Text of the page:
The problem behind the solution

To get to what I mean with that enigmatic title, I should start with an example. A few days ago, with a fellow designer, we started working on the level design of a puzzle game. Because the project is in early development, we try and playtest different approaches. One of them is a large level with a lot of open space. Near the end, there is an empty corridor longer than the screen’s width.

Two out of five playtesters, while crossing that corridor, immediately asked for a sprint feature. Of course we expected that reaction: it takes just too much time to simply cross that level. But that’s why it’s a great example of the phenomenon I want to talk about. Is the scale of the level too big? Or the character too small? Maybe, but what players wanted, running through that corridor, was to press a button and sprint.

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While playtesting a game, players notice problems but often tell you the solution they would apply instead of explaining the problem first. A designer knows to analyse a problem deeper before designing a solution. As much as possible, we want to avoid quick patches that are inconsistent with the game direction. A player may not know that, but that’s not a reason to forget to talk about the problem at all. So, why do they do that?

Probably because when you are playing a game with the developers right next to you, it’s easier to talk about a proposition than a problem. It’s an implicit social rule to try not to hurt other people’s feelings. You want to help, be constructive, not just point out mistakes. If you don’t have a solution, you think it’s not helpful to speak up. In other words, if there is no solution, there might be no problem at all.

That being said, I think it also depends on the way we experience the game (and its flaws). Most of the time, players (and designers) can feel that something is wrong but cannot clearly identify the problem. That feeling of wrongness develops while playing, and only makes sense to you when you picture a way to solve the problem. Then the difference between the “bad” and the “good” experiences appears to you and you can say with confidence “you should add this feature”. It seems that some problems can only express themselves through their solutions.

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Here is another example for you. During the development of Epistory, I received indirect feedback from someone who played an underground area of the game that has lava ponds as blockers. After playing, he proposed that lava should kill you. Or, because a game over was too much for a misstep, at least remove some life points. But the game doesn’t have life points, so, why not add a life gauge?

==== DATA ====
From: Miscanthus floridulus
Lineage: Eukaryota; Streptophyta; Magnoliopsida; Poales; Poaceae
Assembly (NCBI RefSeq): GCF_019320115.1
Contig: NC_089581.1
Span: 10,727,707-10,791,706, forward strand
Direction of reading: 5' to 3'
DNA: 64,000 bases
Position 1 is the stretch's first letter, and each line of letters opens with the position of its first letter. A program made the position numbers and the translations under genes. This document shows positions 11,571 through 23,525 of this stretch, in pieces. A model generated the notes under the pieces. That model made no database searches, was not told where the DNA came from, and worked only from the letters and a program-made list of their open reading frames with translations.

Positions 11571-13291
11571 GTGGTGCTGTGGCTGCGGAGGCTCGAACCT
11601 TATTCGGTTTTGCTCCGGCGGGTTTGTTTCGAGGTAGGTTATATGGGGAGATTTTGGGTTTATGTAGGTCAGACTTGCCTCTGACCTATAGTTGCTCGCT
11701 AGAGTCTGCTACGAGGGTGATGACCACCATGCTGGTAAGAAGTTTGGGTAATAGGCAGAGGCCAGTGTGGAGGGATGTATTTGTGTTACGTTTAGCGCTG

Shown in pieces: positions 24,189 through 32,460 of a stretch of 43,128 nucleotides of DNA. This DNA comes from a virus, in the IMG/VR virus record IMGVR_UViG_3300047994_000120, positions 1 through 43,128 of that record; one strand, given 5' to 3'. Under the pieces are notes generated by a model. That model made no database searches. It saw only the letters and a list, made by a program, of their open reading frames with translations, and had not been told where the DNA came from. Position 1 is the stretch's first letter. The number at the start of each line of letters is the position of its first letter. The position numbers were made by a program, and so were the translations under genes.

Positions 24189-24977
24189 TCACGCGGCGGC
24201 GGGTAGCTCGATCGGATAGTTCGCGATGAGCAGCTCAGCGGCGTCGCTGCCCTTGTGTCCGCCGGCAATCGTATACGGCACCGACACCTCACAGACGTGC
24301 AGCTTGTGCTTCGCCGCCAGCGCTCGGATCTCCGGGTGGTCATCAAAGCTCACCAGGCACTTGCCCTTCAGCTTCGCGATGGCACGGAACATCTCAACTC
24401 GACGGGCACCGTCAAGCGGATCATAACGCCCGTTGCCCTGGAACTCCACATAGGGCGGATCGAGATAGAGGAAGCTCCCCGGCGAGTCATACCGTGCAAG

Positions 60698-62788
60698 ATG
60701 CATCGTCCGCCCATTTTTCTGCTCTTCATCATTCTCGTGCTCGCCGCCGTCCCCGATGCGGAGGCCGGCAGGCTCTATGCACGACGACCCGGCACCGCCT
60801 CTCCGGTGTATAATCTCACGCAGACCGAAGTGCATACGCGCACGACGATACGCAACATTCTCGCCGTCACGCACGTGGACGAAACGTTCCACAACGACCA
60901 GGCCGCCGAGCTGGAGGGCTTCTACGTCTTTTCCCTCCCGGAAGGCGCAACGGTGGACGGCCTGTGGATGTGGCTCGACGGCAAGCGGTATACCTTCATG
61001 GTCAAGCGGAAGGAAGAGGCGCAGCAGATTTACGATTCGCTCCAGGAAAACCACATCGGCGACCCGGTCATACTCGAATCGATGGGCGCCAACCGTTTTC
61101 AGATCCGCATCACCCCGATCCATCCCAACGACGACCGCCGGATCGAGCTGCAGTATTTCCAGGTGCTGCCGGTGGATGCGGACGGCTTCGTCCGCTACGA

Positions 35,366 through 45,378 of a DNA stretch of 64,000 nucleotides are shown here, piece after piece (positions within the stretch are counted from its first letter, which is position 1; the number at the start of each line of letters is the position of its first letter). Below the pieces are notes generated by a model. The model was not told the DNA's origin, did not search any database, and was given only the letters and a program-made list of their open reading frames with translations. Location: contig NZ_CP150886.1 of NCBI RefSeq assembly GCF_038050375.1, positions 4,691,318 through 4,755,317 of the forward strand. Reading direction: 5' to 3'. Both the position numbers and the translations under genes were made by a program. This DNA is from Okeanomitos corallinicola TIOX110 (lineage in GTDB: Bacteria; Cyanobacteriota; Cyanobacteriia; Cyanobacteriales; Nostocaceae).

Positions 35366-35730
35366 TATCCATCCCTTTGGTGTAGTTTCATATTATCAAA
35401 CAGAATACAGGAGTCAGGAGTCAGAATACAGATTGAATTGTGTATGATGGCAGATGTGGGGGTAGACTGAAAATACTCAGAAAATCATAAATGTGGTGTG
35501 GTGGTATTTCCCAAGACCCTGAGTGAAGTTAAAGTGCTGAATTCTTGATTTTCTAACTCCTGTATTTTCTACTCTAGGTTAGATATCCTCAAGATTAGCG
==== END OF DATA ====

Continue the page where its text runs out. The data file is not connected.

For reasons that I don’t have time to develop here, we didn’t want a life point system in Epistory. But, more importantly, we did not want to ask the player to move precisely to avoid stepping on the lava. Being a typing game, we recommended an unusual key binding that kept all fingers on the middle row of the keyboard. Putting challenge on movement would have been really frustrating for players trying to use that finger placement. That player was trying that key binding for the first time, so I’m sure he figured how frustrating avoiding lava would be. Then why did he proposed such a thing? To what problem was it a solution?

The reason appeared clearly when I watched someone playing at a game convention. I often say that worse than a player not understanding a game rule, is a player understanding a rule that does not exist. That player tried to avoid lava because he initially thought it was dangerous. This is easy at first, but gets really complicated when you have to follow a narrow path enclosed by lava (It was obvious watching him play that he carefully avoided the lava). At that point, he inevitably missed and understood that lava had never been a threat. After the frustrating realization that he had put much efforts into nothing, he exclaimed “lava does not kill me?!”

I know lava naturally conveys that meaning (and it’s used regularly in video games for that reason). It was not the smartest idea to use that as a simple obstacle in the first place, like a red barrel that doesn’t explode. But keep in mind that only a few players got the wrong idea. Knowing what really caused the problem, we reduced the risk of it occurring by placing small lava ponds early in the level so that players get used to it as scenery or bump into it and understand that it’s not dangerous.

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What can we remember from all of this? I’ve heard managers say “don’t come to me with problems, bring solutions” (because they want their team to be involved instead of relying on them for anything). As a designer, I would rather say “come to me with problems, not solutions”. Not because I think I’m the only one who has the right to have ideas, but because you have to clearly defining your problem before evaluating solutions. Focusing on a first impression will narrow your thinking. You have to trace back the players’ feedback to the core of the problem, and then solve it the best way possible.